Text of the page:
Church of Saint Procopius

Strzelno, Poland

The 12th-century church of Saint Procopius, in the shape of a Roman rotunda, is considered to be one of the best preserved original churches in Poland.

Comments

Your name



Details

Founded: 1133
Category: Religious sites in Poland

Rating

4.9/5 (based on Google user reviews)

User Reviews

Zibi (6 months ago)
⛪The Church of the Holy Trinity in Strzelno, Kuyavian-Pomeranian Voivodeship ⛪ It is a zero-class monument, that is, a particularly protected, beautiful ???class church in itself. Just in time on the route of the beautiful Piast trail. And that Prokop in which the belfry is placed. I recommend??? to all those passing by to visit this place, best regards?️?️?????. enjoy exploring. I cordially greet the parishioners of this beautiful church?️????
Bartosz Jakub Doktor (11 months ago)
Practical information for tourists ... I recommend ... The heart of medieval Kujawy ...
Dariusz Racinowski (15 months ago)
A special place in Strzelno. A beautifully landscaped large square with two very old churches. Both objects must be seen. There is also a museum and a cafe next to the temples. There is a large free car park in front of the churches. In the church of St. The Trinity Church houses Romanesque columns. There are seven of them. Four located in the nave. Two of them are richly carved.
Sergiusz Nizinski (16 months ago)
Lovely church. Presumably the restoration of the Romanesque style would make it even more attractive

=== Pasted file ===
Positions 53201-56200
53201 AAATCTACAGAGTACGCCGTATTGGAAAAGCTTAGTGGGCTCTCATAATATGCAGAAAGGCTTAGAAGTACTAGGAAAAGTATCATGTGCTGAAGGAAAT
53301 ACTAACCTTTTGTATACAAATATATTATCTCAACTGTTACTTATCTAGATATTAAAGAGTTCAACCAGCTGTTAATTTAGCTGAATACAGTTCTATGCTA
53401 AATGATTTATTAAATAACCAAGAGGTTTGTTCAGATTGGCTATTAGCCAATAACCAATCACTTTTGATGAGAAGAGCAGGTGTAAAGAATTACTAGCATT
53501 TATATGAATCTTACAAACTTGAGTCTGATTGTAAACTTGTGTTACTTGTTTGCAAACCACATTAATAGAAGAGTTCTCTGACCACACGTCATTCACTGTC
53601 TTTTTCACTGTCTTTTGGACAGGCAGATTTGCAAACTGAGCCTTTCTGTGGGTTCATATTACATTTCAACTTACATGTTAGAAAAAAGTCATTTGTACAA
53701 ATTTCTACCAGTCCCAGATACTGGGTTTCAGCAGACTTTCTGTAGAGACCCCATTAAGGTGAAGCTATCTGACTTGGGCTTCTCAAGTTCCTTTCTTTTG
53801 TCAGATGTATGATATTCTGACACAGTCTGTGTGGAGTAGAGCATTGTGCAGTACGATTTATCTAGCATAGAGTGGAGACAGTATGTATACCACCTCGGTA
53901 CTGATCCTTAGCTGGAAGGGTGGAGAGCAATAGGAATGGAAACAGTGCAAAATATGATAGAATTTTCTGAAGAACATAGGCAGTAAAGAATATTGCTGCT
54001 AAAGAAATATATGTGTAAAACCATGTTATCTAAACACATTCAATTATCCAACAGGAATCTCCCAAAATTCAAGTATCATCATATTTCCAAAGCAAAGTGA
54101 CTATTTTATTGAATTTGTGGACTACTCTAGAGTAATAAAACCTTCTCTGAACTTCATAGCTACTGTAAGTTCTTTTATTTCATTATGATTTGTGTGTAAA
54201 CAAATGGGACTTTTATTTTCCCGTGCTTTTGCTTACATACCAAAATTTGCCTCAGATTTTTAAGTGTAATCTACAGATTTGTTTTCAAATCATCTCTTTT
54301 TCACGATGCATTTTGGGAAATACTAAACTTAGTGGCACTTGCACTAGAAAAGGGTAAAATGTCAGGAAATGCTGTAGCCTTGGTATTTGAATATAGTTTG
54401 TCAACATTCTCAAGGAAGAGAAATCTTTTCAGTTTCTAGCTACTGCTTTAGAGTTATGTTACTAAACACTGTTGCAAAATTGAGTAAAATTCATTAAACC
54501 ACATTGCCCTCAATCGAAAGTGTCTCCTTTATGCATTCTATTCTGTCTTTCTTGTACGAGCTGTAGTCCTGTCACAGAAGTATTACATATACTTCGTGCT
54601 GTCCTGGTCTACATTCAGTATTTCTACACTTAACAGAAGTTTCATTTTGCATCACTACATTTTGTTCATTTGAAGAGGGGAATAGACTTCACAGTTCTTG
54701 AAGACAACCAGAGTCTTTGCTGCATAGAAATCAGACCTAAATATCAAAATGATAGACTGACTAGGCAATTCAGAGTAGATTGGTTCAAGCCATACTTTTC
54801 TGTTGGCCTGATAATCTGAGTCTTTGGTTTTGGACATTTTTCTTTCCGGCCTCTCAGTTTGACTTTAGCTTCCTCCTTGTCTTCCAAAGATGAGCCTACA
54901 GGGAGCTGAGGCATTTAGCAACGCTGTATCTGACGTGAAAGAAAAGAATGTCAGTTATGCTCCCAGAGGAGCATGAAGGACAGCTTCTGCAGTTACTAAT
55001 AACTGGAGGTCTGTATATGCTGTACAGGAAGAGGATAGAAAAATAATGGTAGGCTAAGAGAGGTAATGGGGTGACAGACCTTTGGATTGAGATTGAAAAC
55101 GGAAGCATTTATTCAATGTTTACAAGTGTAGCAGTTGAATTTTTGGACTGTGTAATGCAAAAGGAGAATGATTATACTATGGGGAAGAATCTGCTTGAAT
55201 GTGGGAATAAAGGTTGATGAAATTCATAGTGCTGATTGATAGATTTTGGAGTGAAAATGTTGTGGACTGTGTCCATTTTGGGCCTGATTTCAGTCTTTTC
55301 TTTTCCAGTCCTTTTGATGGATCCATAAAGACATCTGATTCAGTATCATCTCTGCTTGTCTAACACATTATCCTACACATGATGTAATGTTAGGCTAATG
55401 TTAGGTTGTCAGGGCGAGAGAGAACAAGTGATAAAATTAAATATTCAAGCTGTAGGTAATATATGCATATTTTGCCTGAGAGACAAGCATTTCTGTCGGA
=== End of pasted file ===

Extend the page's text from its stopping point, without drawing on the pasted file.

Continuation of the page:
Beata Ba (18 months ago)
Incredible climate. Living story!
Powered by Google

Featured Historic Landmarks, Sites & Buildings

Historic Site of the week

Trullhalsar Burial Field

Trullhalsar is a very well-preserved and restored burial field dating back to the Roman Iron Ages (0-400 AD) and Vendel period (550-800 AD). There are over 340 different kind of graves like round stones (called judgement rings), ship settings, tumuli and a viking-age picture stone (700 AD).

There are 291 graves of this type within the Trullhalsar burial ground, which occurs there in different sizes from two to eight metres in diameter and heights between 20 and 40 centimetres. Some of them still have a rounded stone in the centre as a so-called grave ball, a special feature of Scandinavian graves from the late Iron and Viking Age.

In addition, there is a ship setting, 26 stone circles and 31 menhirs within the burial ground, which measures about 200 x 150 metres. The stone circles, also called judge's rings, have diameters between four and 15 metres. They consist partly of lying boulders and partly of vertically placed stones. About half of them have a central stone in the centre of the circle.

From 1915 to 1916, many of the graves were archaeologically examined and both graves of men and women were found. The women's graves in particular suggest that the deceased were very wealthy during their lifetime. Jewellery and weapons or food were found, and in some graves even bones of lynxes and bears. Since these animals have never been found in the wild on Gotland, it is assumed that the deceased were given the skins of these animals in their graves.